Greece will likely depend on concessional funding from official sources in the years ahead – funding that is conditional on reforms, not debt ratios. Greece’s nominal debt stock will matter only once the country re-enters the debt markets and becomes subject to market, not concessional, borrowing terms. In the meantime, Greece must implement the structural reforms needed to restore the country’s long-term growth prospects and thus to strengthen its capacity to repay its creditors without a large nominal debt reduction.

Greek debt sustainability: The devil is in the tails | VOX, CEPR’s Policy Portal

Greek debt sustainability: The devil is in the tails | VOX, CEPR’s Policy Portal

Monday, August 10, 2015

Wrong Positions, Strongly Held — 500ish Words — Medium

M G Siegler Wrong Positions, Strongly Held — 500ish Words — Medium

LSE experts outline priorities to avoid a 'Grexit' - 07 - 2015 - News archive - News - News and media - Home

LSE experts outline priorities to avoid a 'Grexit' - 07 - 2015 - News archive - News - News and media - Home

Less able, better off kids more likely to become high earners than bright poor kids - 07 - 2015 - News archive - News - News and media - Home

Less able, better off kids more likely to become high earners than bright poor kids - 07 - 2015 - News archive - News - News and media - Home

How Greece went from victory to economy-destroying defeat - The Washington Post

via Ezra Klein

Matt O'Brien : How Greece went from victory to economy-destroying defeat - The Washington Post

Greece thought it had leverage when it had none, and, as a result, it's crippled its economy even more than it already was for nothing.
That's the simple story after Greece offered to meet almost all of Europe's demands in its latest bailout bid

Matthew Yglesias : Sounds like a lot of money

via Brad DeLond

Sounds like a lot of money

Everyone agrees about Southern Europe

What's interesting here is that there actually doesn't seem to be much disagreement about Southern Europe. Sumner references explanations "tied to cultural differences" as the main ones he's heard -- in other words, it's nothing to do with welfare state design. But he dismisses that as an inadequate response for progressives to offer because those are "conservative explanations." But Robert "Making Democracy Work: Civic Traditions in Modern Italy" Putnam isn't a conservative. When I asked Cowen how he explains Southern Europe he pointed to Edward Banfield's "Moral Basis of a Backward Society". Francis Fukuyama has also treated the subject well in his recent books "The Origins of Political Order" and "Political Order and Political Decay".

see also 9 facts about Greece and the eurozone crisis 

Hugo Dixon : " Storm Engulfing Greek Banks" - The New York Times

Navigating the Storm Engulfing Greek Banks - The New York Times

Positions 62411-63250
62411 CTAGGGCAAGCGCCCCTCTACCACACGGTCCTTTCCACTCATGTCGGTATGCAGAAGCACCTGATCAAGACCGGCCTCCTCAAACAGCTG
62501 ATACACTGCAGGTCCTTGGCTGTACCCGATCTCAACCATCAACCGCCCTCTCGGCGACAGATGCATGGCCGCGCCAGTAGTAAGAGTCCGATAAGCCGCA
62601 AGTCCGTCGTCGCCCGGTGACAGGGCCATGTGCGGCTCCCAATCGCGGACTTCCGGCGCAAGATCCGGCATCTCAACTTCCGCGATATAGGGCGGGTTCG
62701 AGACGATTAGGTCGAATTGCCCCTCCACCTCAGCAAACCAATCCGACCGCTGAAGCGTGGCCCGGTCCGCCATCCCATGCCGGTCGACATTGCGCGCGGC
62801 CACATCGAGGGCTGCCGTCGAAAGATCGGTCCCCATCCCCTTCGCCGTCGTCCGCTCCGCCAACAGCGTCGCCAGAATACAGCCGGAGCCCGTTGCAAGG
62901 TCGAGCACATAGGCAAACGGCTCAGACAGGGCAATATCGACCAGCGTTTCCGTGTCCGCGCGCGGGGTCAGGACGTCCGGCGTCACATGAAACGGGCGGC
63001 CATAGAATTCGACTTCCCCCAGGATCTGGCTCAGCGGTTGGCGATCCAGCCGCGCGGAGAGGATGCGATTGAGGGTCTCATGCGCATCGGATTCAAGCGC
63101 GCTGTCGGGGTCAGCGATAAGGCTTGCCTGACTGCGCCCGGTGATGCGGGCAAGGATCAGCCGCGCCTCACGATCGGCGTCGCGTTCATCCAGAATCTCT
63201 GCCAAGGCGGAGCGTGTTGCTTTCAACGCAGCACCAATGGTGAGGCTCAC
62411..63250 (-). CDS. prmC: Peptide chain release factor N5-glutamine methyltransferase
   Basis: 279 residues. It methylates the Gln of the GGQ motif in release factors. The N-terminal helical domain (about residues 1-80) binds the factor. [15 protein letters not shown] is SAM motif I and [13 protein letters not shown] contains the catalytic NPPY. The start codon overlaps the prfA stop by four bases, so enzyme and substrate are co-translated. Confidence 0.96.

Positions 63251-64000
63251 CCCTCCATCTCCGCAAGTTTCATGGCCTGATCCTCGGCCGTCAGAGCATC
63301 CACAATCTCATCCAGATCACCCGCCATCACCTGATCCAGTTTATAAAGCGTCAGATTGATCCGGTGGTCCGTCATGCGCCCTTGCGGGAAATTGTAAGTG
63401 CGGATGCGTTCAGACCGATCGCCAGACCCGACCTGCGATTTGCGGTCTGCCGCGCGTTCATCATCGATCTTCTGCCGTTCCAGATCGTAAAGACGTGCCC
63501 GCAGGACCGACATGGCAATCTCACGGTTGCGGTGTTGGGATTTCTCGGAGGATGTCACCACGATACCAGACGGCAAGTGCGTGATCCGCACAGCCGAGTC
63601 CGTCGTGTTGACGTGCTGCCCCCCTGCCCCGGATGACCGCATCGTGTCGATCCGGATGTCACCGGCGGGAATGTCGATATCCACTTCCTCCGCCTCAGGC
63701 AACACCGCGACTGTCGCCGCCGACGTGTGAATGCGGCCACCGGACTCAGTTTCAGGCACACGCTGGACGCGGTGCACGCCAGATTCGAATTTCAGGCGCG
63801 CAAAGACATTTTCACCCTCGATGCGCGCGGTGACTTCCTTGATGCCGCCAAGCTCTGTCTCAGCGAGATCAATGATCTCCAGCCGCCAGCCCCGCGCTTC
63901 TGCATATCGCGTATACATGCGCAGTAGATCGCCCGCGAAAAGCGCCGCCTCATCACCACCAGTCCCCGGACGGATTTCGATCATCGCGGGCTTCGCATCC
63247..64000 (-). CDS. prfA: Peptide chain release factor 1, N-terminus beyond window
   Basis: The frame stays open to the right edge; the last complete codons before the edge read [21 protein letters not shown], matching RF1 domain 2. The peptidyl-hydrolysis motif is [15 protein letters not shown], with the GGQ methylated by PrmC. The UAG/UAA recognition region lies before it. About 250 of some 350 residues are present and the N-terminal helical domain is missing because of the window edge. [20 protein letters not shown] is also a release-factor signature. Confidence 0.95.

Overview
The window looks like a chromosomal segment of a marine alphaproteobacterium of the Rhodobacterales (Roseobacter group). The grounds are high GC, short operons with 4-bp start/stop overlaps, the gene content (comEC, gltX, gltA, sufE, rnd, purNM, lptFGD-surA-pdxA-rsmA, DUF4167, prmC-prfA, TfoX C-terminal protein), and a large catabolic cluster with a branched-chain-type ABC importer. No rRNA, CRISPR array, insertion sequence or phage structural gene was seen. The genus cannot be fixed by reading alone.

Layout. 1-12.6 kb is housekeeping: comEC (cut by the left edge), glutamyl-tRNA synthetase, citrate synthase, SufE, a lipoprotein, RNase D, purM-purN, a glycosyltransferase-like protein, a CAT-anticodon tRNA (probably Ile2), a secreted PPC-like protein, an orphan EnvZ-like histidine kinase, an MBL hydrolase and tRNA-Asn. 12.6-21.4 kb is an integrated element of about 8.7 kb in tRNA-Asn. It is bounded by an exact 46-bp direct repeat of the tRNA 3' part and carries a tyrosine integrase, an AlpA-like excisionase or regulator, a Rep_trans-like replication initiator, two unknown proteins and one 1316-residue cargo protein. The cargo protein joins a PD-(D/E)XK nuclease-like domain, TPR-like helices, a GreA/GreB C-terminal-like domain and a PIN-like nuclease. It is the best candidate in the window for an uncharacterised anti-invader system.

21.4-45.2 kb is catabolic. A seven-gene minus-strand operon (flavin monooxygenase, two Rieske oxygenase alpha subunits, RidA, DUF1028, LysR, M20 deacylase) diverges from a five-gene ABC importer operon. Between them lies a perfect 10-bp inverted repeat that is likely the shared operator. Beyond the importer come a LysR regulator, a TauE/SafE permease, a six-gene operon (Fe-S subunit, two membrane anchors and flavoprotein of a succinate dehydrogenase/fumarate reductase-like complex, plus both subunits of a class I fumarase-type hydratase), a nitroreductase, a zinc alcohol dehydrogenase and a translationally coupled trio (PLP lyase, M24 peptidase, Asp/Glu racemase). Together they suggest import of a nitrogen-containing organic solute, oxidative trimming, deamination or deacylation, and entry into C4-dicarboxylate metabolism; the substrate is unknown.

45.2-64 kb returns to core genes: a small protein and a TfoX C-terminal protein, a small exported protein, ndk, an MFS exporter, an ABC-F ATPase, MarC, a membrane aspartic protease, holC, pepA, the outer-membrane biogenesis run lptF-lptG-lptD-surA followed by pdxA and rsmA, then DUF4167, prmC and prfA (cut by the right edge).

Wednesday, August 5, 2015

What is making it so difficult for Greece’s ruling coalition to govern effectively? - The Washington Post

What is making it so difficult for Greece’s ruling coalition to govern effectively? - The Washington Post

2014 Chapel Hill expert survey

Dan Davies : "Then, Syriza happened" — Crooked Timber

Syriza has hardly covered itself in glory either — Crooked Timber
First, an extension to the second programme needed to be agreed, to buy time. And then, a third program needed to be negotiated.
This wasn’t what Syriza did
I had high hopes for Syriza when they came to power, like lots of people. I still think they’re all intelligent people of integrity. But they were tragically (that word, but it is impossible to avoid) ill-suited to the job that lay before them. The way that they have handled the discussions has been very bad indeed. 

Saturday, August 1, 2015

Holger Schmieding/ Berenberg : "IMF goes Varoufakis? Please don’t" :

study the chart, study the chart !!!!

Macro and Markets » Taking Stock of the Greece Crisis

New CEPR Report: A New Start for the Eurozone: Dealing with Debt | VOX, CEPR’s Policy Portal

New CEPR Report: A New Start for the Eurozone: Dealing with Debt | VOX, CEPR’s Policy Portal

Giancarlo Corsetti, Lars P Feld, Philip R. Lane, Lucrezia Reichlin, Hélène Rey, Dimitri Vayanos, Beatrice Weder di Mauro 15 April 2015

Thursday, July 30, 2015

Reform momentum and its impact on Greek growth | Alessio Terzi at

Reform momentum and its impact on Greek growth | Alessio Terzi at

  • Greece has an imperfect track-record of structural reform implementation. However, the poor growth outcome of the Greek programmes is also a consequence of the timing and composition of reforms, which were not optimally geared towards a speedy transition to a new growth model based on the private sector. While the main responsibility for this lies with the Greek authorities, international institutions share the responsibility for the poor growth-enhancing effect of reforms.

  • In the current context, further structural reform efforts should be mainly targeted at supporting Greece's speedy return to solid growth rates. This is not only because poverty and unemployment have reached very high levels, but also for political economy reasons: reforms must quickly be seen to be working in order to buttress the consensus in favour of reform.

  • Further efforts should be made to improve Greece’s business environment and to liberalise product markets, in addition to shifting taxation away from labour and towards consumption. Reforms to improve the quality of institutions should continue and are very much needed in the Greek setting, while taking into account that their demanding implementation might use up administrative capacity and their impact on growth will only be seen over long time horizons.